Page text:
Premier Mike Baird wants to push ahead with the privatisation of public hospitals, saying Sydney's dilapidated health facilities are in need of upgrading.
The privatisation model used in Western Australia, where non-clinical staff were privately employed and public hospitals were privately built and managed, could provide a ''fantastic opportunity'' to give NSW patients the best services, he said.
Mr Baird said he was concerned by the ageing of NSW's health facilities. ''The quality of doctors and nurses is world-class and they need world-class facilities,'' he said.
He said he would ''leave no stone unturned'' in investigating opportunities with the private sector to transform the state, and to learn from international experience.
''Don't be afraid of the private sector,'' the treasurer-turned-Premier said. ''Don't be afraid of looking globally. We want the best possible services for NSW we can get. My passion is to look at every possible opportunity for the infrastructure the community is crying out for.''
A devout Christian, the new Premier said he would keep speaking his mind on social issues. ''I will at all times be an open book, and what you see is what you get.''
But he said he had no intention of imposing his views on government decision-making, and as people got to know him, he believed his faith would not be a political issue.
The heated same-sex marriage debate was a matter for the federal government, he said.
''My call would be, in that debate, what distresses me is the vilification that goes from one side to another. Be respectful.''
Asked what the biggest gripe of Sydney voters was, and how he would fix it, Mr Baird replied: ''There's no doubt it's congestion and improved services on public transport. We have made good progress, but need to do more.''
He said the public was sick of talk about new roads, and wanted to see the cranes get to work.
Any cabinet decision on the privatisation of electricity poles and wires would be taken to the electorate to seek a mandate, he said.
This year, the government will focus on selling the state's ports and electricity generators.
Action on political donations will be taken before the election, and the cabinet will consider new legislation in the coming months. The High Court struck down the O'Farrell government's donation laws last year, which banned donations by corporations and unions.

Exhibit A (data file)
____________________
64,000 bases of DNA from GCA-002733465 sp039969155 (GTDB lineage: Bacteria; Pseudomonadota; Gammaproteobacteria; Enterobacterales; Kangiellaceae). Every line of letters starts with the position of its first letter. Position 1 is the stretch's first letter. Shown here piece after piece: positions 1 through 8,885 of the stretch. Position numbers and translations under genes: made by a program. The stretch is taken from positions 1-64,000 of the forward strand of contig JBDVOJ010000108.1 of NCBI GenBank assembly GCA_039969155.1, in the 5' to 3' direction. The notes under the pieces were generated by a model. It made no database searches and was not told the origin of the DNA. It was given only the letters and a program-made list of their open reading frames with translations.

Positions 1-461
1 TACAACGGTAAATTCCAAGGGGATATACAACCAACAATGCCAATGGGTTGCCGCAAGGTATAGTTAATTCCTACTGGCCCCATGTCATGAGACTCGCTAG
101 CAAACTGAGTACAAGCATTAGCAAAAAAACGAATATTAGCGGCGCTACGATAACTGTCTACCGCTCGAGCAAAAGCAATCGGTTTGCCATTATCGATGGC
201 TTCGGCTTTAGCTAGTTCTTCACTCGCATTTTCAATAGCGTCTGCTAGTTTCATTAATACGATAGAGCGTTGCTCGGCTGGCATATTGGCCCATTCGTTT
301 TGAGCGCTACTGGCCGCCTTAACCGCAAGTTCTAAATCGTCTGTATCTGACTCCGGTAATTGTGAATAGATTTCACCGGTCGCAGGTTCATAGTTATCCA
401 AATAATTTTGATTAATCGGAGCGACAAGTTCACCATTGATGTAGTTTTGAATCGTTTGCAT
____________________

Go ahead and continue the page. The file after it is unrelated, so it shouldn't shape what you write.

Mr Baird paid tribute to Barry O'Farrell for the success of the lockouts and alcohol violence reforms, which had reduced violence in Kings Cross.
The second part of the reforms - mandatory prison sentences - has been blocked in the upper house.
Mr Baird said mandatory sentencing was ''an unusual step'', and a reaction to the lenient four-year sentence given to Kieran Loveridge for his single-punch assault that killed teenager Thomas Kelly.
''There was personal outrage. I felt it,'' he said. ''I certainly believe the response we had was absolutely right. The judiciary were out of step with community concern. I would continue to reserve the right to act, if there was a sense the judiciary are not reflecting community concern.''
On gambling, Mr Baird said it was a matter of personal responsibility. But he saw a role for government to ''actively help those who have a gambling problem. It is clearly a challenge for a number of people in desperate circumstances''.
Mr Baird was speaking on his way to a news conference with his deputy, Gladys Berejiklian. It is not the way he had anticipated spending the Easter break. For the past 25 years, he has holidayed at Crescent Heads with friends and family.
The big decisions on the budget had been made, and Mr Baird had planned to join friends at the surf spot this weekend.
Instead, he is suddenly Premier.
Two days after assuming their new roles, Mr Baird and Ms Berejiklian were jovial and relaxed as they inspected construction progress on the North West Rail Link at Cherrybrook on Saturday.
Sporting a hard hat and steel-capped boots, the Premier complimented the media on looking ''very flash'' in their safety gear, and laughed off suggestions he had a Kennedy-esque appeal to women.
''No, I don't, and I have to say my wife reminded me very squarely this morning,'' he said. ''Don't worry, I've got my mates and my wife to keep me in check on that.''
With Ms Berejiklian, the Transport Minister, by his side, Mr Baird declared the $8.3 billion rail project would transform life for people in Sydney's north-west. Tunnel boring machines will begin work from October, digging the longest rail tunnels in the country.
Mr Baird said he was working on finalising his new cabinet this weekend but again would not be drawn on its composition, saying: ''I only give you the commitment it will be the best team on the paddock to take this state forward.''
smh.com.au, with Kim Arlington